Celebrating 400 years
as the Shogunate's Official Road
- Part 2
Written documents dating back to 713 (Shoku Nihon-gi), comment on the Kiso Road which leads on through a number of mountain passes to the plains of Matsumoto, in present Nagano Prefecture . .|
In the Ise Monogatari, you will find a story named "Azuma kudari", which describes Narihira's sojourn to Mt Asama and on to Musashino.
The Kokin-Monogatari-Shu has one story set near the present-day village of Hozumi, in western Mino Province, present day Gifu Prefecture.
These ancient anals however, consider the center of culture to be Kyoto, and anything beyond was "to the East" hence "the Azuma Road", or "the Kiso Road" which focused mainly on the road's most treacherous section. However, as power changed and the center of Government changed, Edo (present day Tokyo) became the focus of everyone's attention. All major roads now lead to (or splayed from) Edo, hence "the Nakasendo" or "middle mountain road".
Some time in the middle of the Edo Period, the Shogunate allowed free travel to pilgrims who wanted to make pilgrimages to temples and shrines. This started a travel boom, with lots of guide books, maps, and travel diaries being published. Some books even went into details about how to deal with sore feet and blisters, how to prevent heat exhaustion and sea sickness, and how best to take a bath on an empty stomach.
When Princess Kazu, younger sister of Emperor Komei, received a letter from the Shogunate in the eastern capital of Edo, she was very upset. Although it was usual for young princesses to become administers of the clergy, Princess Kazu had been betrothed to Prince Taruhito of the Arisugawa-no-miya royal family at the age of 6.|
The letter from the Tokugawa household asked for Kazu-no-miya's hand in marriage. From the very start, it was obvious that it was a political partnership. Foreign ships had started to enter the port of Yokohama. No longer could the Tokugawa family alone keep the fervour of the young clan leaders. A marriage between the Imperial house and the political rulers was thought to be the answer to the predicted troubles.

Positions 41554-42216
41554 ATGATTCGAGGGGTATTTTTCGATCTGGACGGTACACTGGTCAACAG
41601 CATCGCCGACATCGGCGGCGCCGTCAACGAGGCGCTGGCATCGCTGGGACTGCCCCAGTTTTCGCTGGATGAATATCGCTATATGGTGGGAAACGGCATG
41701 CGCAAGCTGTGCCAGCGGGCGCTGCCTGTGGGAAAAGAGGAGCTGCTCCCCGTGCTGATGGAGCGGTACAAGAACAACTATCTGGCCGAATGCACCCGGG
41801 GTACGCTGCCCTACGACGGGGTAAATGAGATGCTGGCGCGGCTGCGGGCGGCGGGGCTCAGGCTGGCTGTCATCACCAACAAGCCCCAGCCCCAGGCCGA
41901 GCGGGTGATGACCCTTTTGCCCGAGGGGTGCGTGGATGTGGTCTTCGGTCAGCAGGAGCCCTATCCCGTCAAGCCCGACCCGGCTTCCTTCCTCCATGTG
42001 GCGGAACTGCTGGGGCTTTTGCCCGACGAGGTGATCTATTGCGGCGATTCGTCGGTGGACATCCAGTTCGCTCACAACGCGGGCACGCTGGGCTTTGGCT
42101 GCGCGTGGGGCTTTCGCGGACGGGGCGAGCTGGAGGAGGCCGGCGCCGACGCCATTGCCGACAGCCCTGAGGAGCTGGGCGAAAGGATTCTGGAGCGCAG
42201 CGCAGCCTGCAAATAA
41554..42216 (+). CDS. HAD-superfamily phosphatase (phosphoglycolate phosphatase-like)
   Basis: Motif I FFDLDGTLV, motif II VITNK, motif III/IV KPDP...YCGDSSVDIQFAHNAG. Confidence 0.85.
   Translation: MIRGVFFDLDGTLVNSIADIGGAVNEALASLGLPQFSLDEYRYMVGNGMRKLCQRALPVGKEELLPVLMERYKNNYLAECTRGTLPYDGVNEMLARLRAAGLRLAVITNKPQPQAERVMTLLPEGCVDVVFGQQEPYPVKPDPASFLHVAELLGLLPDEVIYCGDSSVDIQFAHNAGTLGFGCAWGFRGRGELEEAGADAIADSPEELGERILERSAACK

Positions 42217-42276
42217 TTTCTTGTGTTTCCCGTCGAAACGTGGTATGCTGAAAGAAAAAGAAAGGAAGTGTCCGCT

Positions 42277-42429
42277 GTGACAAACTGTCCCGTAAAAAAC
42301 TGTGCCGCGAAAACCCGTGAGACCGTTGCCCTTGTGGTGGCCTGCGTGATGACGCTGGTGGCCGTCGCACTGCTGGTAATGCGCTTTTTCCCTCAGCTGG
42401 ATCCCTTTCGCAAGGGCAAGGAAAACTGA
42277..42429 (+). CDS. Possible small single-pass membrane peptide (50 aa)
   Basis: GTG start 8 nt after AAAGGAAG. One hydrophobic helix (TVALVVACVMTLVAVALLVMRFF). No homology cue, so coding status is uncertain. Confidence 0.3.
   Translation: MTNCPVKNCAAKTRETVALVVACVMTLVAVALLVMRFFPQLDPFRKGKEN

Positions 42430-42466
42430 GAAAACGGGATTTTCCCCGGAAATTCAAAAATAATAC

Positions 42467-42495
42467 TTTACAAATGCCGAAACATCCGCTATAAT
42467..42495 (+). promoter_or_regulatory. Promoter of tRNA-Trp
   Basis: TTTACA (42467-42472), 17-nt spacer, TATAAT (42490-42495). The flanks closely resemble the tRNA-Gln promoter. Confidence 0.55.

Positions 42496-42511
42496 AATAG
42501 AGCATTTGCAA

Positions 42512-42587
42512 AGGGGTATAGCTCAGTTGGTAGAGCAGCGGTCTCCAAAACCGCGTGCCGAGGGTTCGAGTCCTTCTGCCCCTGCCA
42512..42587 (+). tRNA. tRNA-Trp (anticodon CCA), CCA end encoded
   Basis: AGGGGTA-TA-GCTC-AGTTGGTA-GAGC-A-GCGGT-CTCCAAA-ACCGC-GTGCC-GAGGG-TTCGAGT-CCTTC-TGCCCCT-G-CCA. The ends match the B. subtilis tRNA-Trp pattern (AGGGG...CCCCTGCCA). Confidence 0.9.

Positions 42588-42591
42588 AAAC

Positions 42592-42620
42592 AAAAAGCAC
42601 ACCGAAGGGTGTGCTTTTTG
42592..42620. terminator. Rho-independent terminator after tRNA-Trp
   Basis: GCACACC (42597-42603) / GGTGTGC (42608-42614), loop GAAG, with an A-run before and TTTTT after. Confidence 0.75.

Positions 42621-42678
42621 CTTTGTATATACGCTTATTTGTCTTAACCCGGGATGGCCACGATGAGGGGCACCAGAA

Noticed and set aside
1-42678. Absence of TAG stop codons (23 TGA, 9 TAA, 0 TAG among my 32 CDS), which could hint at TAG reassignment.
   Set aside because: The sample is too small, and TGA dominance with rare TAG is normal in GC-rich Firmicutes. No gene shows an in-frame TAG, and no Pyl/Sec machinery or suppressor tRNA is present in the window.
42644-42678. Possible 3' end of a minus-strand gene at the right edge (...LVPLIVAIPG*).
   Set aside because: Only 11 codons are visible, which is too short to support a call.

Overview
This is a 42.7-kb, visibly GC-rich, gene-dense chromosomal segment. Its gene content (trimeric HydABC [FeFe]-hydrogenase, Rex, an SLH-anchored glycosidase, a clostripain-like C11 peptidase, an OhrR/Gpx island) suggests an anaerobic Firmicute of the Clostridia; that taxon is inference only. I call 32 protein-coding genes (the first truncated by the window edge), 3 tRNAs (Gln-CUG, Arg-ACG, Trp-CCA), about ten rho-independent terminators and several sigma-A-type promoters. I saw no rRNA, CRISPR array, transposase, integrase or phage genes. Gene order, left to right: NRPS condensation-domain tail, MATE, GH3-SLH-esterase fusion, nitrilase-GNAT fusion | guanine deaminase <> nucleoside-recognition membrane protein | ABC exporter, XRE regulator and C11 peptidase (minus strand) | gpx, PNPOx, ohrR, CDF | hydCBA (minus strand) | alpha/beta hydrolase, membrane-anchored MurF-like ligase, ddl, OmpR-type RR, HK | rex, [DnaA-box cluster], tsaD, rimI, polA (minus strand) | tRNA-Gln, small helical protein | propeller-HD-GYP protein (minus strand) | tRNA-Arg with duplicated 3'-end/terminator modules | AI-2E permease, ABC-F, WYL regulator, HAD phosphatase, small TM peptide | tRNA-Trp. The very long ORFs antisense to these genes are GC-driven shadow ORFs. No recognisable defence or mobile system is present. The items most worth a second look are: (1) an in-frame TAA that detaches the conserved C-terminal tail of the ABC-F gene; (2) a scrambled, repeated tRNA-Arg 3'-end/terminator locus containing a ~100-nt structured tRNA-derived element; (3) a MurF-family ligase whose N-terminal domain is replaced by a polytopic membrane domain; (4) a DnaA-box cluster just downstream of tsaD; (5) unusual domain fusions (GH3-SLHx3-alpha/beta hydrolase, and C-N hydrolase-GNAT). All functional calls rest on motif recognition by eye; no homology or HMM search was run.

On Oct 20th in the first year of Bunkyu (1861), 15-year-old Princess Kazu boarded the carriage that would take her from home in Kyoto, and headed east towards Edo. Along with her went 10,000 servants and retainers sent from Tokyo to greet her and another 12,000 servants and retainers from Kyoto who would accompany her to her new home. To spite the dwaining coffers of the Tokugawa Shogunate, the delegation to greet Kazu-no-miya took with them lavish gifts, and gifts of money to the empoverished elites in Kyoto. From Kyoto Princess Kazu took with her several personal items as well as the cabinets that contained them. Instructions were given that the young princess should feel no lonliness at leaving the city of her birth. Her room in Edo was decorated so as to mirror her room in Kyoto.
In total, her entourage stretched for some 50 kms, it is said, and took 4 days for the last person to pass through each station town along the way. Ariyoshi Sawako, in her novel Kazu-no-miya O-tome, describes the stress of travelling in such a tiny carriage without the usual contact with family and staff. While travelling, meals were but twice a day, and the party travelled an average of 30 kms per day on foot.
Princess Kazu passed through the Mino area between the 25th and 29th, staying overnight at Akasaka, Kano, Ota, Okute, and Nakatsugawa. In Ota and Okute, records remain describing how much rice, and charcoal, and how many pillows and dishes were needed to accomodate the troupe. From the two lists (for example 1,380 pillows for Ota, 6,000 at Okute), we can gather that the requirement was much greater than what the stations were able to provide. Even Toson's Before the Dawn describes the clammor to fulfill the designated quota.
|Back to the Azuma-Nakasendo History ..p.1/3pp.||On to the 400th Anniversary of the Nakasendo Celebrations ..p.3/3pp.|
Gifu Prefecture's Hime Kaido page |
Japanese Literature Miyazawa Kenji Murakami Haruki Ariyoshi Sawako
American Literature Mark Twain Native American Mythology